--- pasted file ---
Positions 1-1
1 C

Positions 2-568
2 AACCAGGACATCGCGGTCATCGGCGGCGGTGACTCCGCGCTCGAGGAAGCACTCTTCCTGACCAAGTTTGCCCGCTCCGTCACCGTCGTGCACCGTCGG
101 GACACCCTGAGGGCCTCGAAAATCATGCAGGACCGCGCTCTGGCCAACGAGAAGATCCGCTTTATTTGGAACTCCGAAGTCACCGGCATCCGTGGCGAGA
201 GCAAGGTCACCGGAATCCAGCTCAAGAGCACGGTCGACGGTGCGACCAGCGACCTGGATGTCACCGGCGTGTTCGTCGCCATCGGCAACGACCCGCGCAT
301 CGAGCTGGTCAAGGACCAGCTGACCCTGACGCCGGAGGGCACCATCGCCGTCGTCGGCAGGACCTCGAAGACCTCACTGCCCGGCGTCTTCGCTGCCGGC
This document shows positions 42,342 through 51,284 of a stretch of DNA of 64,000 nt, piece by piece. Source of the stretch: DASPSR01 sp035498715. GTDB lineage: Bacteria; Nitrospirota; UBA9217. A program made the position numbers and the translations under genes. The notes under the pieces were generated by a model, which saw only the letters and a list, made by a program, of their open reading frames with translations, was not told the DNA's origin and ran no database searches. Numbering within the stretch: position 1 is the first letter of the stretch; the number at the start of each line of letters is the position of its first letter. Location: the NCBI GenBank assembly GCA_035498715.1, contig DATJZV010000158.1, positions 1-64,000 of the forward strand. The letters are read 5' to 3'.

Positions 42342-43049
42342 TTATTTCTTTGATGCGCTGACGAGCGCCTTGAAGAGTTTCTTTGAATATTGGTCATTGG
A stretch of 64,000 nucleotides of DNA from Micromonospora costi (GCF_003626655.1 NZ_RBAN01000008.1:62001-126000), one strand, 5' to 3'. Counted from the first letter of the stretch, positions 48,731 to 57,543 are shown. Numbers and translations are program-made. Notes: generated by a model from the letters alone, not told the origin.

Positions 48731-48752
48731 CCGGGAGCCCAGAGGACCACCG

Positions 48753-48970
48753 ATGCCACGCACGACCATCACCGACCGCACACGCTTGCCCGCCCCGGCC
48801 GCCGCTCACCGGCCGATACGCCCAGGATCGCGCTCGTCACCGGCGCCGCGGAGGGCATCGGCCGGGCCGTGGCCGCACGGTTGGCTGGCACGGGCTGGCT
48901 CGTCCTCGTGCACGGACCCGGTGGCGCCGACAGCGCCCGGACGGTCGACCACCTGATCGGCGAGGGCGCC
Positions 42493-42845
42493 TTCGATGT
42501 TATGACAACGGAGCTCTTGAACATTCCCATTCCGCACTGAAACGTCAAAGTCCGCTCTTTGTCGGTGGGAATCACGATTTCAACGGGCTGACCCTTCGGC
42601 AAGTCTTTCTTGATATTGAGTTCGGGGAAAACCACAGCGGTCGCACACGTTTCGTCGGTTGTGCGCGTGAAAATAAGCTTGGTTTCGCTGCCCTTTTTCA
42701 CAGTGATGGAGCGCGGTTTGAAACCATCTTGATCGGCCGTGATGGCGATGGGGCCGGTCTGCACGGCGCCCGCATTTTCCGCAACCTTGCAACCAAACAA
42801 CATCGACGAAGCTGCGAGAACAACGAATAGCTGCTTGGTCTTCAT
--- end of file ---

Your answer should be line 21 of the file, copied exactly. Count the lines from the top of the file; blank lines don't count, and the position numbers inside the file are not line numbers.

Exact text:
42601 AAGTCTTTCTTGATATTGAGTTCGGGGAAAACCACAGCGGTCGCACACGTTTCGTCGGTTGTGCGCGTGAAAATAAGCTTGGTTTCGCTGCCCTTTTTCA